LAZNIA 1 2015 - Veronika Holcová Homo Spiritualis
Veronika Holcová
Homo Spiritualis
The opening: 04.12.2015, time: 18.00
Centre for Contemporary Art Łaźnia 1
Jaskółcza 1, Gdańsk – Dolne Miasto
curator: dr Agnieszka Wołodźko
Despite the neighborhood of our countries, Czech art is not and often guest in the Polish exhibition showrooms. This time, the CCA Łaźnia presents paintings of prominent Prague painter - Veronica Holcová.
People who feel glut of reduced language of conceptual art will be able to take a breath at this exhibition. Aesthetic satisfaction is guaranteed. However, the values contained in the work of Czech artist are not limited only to this layer. The content is equally important. Those, who in turn are under the impression that contemporary art is stuck for good in the area of rationality, will also be surprised. Veronika Holcová refers to dreams, premonitions and symbols drawn from many cultures. Characters in her paintings are symbiotically linked with the landscape, "non-human" beings - plants, minerals, animals - coexist with humans. Nature is imbued with spirituality.  Subconscious plays a significant role in the reading of the reality proposed by the painter.
Holcová admits to being inspired by Symbolists’ painting. Exhibition Mysterious Distances. Symbolism in the Bohemian Lands 1880-1914 organized this summer in Prague monastery of St. Agnes presented this interesting and extremely significant for the Czech cultural identity style. It reminded artists expressing in this style, for example, Alfons Mucha, Max Švabinský, František Bílek, Josef Váchal, Bohumil Kubišta, Jan Zrzavý and others – they knowingly placed themselves in the opposition to contemporary for them rapid technological development, industrialization and accompanying realm of idea  - rationalization. Manifesting their critical attitude towards the surrounding reality they decided that their art would represent what was elusive, individual, spiritual, and not dependent on a rational analysis.
Currently, the progress of technicality of life takes place in an incomparably faster pace than a hundred years ago. However, concerns related to it remain the same. How to defend own subjectivity in the age of digitization and facing reality, to a large extent subordinated to the processes proposed by machines? How, in these conditions, to protect what is personal, spiritual and elusive by intellect? And, finally, what is the value of dreams on today’s era?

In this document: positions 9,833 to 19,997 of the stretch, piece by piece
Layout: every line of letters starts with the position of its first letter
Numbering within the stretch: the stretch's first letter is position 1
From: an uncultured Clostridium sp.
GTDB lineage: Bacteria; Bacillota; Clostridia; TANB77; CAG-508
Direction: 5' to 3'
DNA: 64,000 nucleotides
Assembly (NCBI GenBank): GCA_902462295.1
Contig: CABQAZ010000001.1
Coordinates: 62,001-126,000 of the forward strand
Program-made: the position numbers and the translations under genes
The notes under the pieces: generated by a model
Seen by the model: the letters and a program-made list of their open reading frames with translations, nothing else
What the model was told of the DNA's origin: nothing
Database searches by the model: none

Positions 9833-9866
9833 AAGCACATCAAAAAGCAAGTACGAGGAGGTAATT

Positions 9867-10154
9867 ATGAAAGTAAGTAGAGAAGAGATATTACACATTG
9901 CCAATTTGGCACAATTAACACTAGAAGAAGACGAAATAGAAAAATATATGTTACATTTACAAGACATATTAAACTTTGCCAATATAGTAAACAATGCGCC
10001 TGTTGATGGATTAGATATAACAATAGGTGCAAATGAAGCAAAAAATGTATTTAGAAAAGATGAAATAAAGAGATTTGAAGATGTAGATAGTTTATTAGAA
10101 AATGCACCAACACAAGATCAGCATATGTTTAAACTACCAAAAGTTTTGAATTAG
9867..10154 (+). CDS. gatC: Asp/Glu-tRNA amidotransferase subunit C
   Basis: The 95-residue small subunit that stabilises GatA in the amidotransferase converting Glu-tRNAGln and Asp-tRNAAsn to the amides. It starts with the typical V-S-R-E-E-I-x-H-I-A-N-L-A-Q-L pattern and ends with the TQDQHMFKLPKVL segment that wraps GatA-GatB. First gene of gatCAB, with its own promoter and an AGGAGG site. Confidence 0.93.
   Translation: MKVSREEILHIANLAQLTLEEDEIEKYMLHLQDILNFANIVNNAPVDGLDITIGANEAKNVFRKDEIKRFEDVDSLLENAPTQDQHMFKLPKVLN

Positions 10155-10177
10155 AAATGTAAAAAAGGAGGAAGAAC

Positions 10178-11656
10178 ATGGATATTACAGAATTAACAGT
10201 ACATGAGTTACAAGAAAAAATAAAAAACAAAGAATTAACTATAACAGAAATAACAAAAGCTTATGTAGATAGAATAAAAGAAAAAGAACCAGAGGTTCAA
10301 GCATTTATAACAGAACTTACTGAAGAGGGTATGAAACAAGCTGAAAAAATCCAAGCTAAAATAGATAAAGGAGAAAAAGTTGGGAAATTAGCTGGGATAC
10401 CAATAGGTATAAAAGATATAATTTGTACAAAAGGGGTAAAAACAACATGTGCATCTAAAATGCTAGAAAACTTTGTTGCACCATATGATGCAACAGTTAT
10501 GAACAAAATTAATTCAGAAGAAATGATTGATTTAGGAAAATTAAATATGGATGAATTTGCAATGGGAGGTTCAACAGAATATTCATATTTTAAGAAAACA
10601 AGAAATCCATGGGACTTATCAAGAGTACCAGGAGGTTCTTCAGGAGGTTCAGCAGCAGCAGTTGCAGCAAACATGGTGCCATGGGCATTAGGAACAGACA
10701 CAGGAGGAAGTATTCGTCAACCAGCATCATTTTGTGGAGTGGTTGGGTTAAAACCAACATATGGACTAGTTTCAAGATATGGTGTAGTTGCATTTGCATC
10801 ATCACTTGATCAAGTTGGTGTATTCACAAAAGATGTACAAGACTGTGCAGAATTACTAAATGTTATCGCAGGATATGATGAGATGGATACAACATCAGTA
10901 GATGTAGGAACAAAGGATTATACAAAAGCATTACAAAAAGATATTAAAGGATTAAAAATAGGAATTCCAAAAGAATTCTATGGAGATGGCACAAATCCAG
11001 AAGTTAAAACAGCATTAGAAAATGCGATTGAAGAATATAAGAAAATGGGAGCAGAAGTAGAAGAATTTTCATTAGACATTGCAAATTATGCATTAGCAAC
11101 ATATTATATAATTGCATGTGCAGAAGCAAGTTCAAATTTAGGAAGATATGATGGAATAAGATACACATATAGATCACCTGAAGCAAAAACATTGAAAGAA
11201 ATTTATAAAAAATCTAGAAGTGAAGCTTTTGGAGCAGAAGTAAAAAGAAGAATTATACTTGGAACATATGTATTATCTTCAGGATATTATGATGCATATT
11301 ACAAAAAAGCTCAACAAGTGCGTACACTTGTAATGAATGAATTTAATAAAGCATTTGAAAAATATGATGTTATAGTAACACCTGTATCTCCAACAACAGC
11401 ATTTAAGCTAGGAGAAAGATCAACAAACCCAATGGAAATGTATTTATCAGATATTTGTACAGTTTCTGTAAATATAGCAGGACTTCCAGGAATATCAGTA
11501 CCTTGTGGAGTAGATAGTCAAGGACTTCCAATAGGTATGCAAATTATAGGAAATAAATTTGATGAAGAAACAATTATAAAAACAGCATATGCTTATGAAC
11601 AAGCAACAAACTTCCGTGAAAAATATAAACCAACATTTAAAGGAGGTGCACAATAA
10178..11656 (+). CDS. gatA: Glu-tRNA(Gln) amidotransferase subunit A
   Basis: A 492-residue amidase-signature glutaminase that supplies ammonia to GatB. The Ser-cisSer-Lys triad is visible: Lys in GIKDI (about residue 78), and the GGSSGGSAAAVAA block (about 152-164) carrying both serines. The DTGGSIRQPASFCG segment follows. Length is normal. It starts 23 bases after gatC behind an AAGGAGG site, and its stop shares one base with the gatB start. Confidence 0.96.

New York-based art historian Jonathan Crary, in his book 24/7. Late capitalism and the end of the dream, which has just appeared in Polish translation, writes about the dream as a phenomenon that is intensely politically charged and not adequate to the requirements of global capitalism. The author points out that today, there is a tendency to operate 24 hours a day, seven days a week. Dream, therefore, is seen as time wasted, because it is unproductive. What's more, emerging during sleep dreams relate to something other than raising capital. Hence, this is an area to which we refer with suspicion.
Dream is an area intensively explored by Veronica Holcová. In case of her work, one can talk about the ecology of the imagination, in the sense that it is an attempt to restore the importance of the spiritual content, premonitions and dreams. Artist herself likes to explore own psychic abilities: the imaginary motifs of her paintings sometimes find their counterpart in the real world.
Veronika Holcová – born in 1973 in Prague. Since 2015 she lives in Ottawa. In years 1993-2000 she studied drawing, painting and graphics at the Academy of Fine Arts in Prague. She has participated in many solo and group exhibitions in the Czech Republic and abroad. Her works are in the collection of the National Gallery in Prague, in private and public collections in the Czech Republic, Germany, Switzerland, Italy and the UK and the United States.
Municipal Institution of Culture